Posts Tagged ‘religious freedom’
Before making projections about the future of religion and secularity in China, we should first take a step back and reconsider some notions about how China’s approach to religion has historically differed and sometimes conflicted with Western ideas and practices.
The first is the image of the People’s Republic as an axiomatically anti-religious state. One could certainly be forgiven for thinking of socialism and religion as oil and water. Marx famously declared religion to be the “opium of the people.” Lenin saw the Orthodox Church as the last and most recalcitrant bastion of Tsarist sympathy and insisted that the landed monasteries had to be destroyed in a way that was violent, thorough, and public. After the Second World War, the Catholic Church and Catholic-affiliated movements emerged among the most strident critics of Communism. Decades later, Catholic support would be instrumental in helping a Polish labor movement bring about the collapse of Soviet power in Europe.
The complex and ever-changing relationship between the Chinese state and the nation’s religions stretches back thousands of years. While the state never struggled with religious leaders for power, it governed an embedded religiosity in the population, one best described as diffused, non-exclusive, and pluralistic. As a companion to The Immanent Frame’s newly launched series of essays on the state of religion in China, this piece embarks on a brief historical survey, outlining the wide variety of beliefs and practices that religion in China encapsulates, and paying particular attention to the events and philosophies that have shaped the policies of the atheist People’s Republic of China.
Earlier this summer, The Immanent Frame published an off the cuff exchange about the State Department’s new initiative to engage religious communities in US diplomacy. Conversation and critiques are still going strong; Elizabeth Shakman Hurd, an original contributor to “Engaging religion at the Department of State,” has penned a commentary for Al Jazeera America in which she critiques US faith-based engagement abroad as a violation of the separation of church and state.
For those of you following The Immanent Frame‘s off the cuff discussion of the new State Department’s office of religious engagement, officially announced as the Office of Faith-Based Community Initiatives, another perspective can be added into the mix.
In its annual survey, “Minority Religious Communities At Risk,” the First Freedom Center of Virginia observed intensified contention over the right to freedom of religious expression in both Canada and the United States. As evidence, the editors highlighted a major Canadian Supreme Court decision as well as public criticism of the conservative government’s creation of an Office of Religious Freedom; for the United States, the editors cited the litigation over the 2011 Patient Protection and Affordable Healthcare Act. The contention in both countries seemed to pit conservative religious-freedom advocates against a progressive secular establishment. However, as I argue here with the Canadian case, the situation is more complicated.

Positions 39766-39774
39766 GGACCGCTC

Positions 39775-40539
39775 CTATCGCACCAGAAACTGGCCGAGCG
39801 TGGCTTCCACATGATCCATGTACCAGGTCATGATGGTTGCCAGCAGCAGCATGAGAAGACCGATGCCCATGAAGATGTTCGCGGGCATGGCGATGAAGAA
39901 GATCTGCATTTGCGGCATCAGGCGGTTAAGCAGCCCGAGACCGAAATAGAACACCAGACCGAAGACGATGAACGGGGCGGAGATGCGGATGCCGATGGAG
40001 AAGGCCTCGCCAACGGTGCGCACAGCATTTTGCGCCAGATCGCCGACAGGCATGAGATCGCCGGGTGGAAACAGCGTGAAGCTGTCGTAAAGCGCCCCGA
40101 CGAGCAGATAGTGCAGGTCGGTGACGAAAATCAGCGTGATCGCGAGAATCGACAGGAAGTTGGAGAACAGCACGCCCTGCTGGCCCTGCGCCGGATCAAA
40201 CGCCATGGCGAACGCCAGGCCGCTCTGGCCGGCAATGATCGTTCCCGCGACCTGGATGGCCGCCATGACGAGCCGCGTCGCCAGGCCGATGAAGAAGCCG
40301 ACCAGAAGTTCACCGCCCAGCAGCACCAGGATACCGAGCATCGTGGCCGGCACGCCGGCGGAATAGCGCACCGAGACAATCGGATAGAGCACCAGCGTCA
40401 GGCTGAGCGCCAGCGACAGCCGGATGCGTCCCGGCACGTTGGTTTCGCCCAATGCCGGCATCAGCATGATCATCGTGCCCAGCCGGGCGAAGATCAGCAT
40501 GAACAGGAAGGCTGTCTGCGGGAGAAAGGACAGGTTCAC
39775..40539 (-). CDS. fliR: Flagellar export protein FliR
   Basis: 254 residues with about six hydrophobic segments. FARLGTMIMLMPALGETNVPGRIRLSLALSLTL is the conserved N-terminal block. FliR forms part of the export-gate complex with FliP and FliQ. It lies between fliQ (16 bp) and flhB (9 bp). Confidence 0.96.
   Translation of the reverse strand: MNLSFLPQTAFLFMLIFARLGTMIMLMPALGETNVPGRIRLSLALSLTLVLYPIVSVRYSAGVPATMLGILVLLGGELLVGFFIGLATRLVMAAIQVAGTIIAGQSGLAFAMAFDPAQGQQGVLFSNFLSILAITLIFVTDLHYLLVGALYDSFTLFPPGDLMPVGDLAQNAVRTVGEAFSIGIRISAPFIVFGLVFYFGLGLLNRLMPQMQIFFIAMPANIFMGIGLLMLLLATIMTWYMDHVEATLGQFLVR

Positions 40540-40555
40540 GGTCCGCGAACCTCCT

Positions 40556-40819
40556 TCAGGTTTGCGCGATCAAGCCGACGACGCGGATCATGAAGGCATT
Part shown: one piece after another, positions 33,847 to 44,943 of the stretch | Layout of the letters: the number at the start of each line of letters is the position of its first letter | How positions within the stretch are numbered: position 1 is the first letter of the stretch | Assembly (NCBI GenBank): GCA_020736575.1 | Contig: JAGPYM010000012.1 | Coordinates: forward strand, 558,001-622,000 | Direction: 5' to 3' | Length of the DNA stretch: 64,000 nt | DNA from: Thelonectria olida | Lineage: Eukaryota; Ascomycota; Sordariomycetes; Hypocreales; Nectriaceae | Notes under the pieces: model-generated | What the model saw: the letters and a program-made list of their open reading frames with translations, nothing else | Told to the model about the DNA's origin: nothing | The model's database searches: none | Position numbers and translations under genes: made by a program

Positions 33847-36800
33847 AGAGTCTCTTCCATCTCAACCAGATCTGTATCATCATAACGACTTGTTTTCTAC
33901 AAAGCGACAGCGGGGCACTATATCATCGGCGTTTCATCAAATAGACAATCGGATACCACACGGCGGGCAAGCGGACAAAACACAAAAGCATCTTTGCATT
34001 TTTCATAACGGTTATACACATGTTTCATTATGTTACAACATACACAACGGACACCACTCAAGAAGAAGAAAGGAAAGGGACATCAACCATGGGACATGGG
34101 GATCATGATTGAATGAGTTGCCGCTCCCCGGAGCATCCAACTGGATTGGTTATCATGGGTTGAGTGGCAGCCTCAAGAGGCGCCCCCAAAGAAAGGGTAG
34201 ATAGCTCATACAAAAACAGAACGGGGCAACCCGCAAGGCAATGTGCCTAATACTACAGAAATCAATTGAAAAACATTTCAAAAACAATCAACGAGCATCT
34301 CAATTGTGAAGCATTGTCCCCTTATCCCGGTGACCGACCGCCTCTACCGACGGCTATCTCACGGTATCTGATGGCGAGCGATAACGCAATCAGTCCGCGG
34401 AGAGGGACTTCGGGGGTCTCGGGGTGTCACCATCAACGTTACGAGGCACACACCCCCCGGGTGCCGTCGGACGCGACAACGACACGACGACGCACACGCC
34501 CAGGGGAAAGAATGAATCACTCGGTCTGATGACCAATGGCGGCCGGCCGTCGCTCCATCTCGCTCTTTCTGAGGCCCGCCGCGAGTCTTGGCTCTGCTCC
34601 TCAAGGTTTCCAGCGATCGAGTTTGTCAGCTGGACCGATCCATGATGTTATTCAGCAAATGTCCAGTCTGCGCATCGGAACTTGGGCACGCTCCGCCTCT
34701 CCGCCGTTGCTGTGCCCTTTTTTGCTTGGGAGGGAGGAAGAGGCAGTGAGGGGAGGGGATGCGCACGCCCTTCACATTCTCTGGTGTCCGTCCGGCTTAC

In late July, The Immanent Frame published a set of reflections on the Department of State’s plans for a new office dedicated to engaging religion. Following an official announcement by Secretary Kerry on August 7th, scholars and policy commentators have continued to weigh in on the implications, challenges, and potential of the new Office of Faith-Based Community Initiatives.
Allison Kaplan Sommer and Dahlia Lithwick write at The New Republic write about the struggles of an emergent form of feminist protest among Modern Orthodox Jewish women in an Israeli city. The article profiles a struggle against the unofficial gender segregation that these women are sometimes pressured to comply with.
This past week, the US Department of State announced the creation of a new office that “will focus on engagement with faith-based organizations and religious institutions around the world to strengthen US development and diplomacy and advance America’s interests and values.” Citing widespread religious persecution and violence overseas, proponents of the new office of “religious engagement” hope to further institutionalize an official US commitment to globalize religious freedom, marginalize extremism, and promote interfaith dialogue and religious tolerance. Yet this initiative also raises concerns regarding the intersection of religious freedom, religious establishment, and foreign policy.
What are the prospects for the new office, and what are the potential implications of its efforts for the politics of religious diversity, both locally and transnationally? What assumptions about “religion” underlie these efforts, and what are the implications for civil society, including organizations and associations that do not self-identify as religious?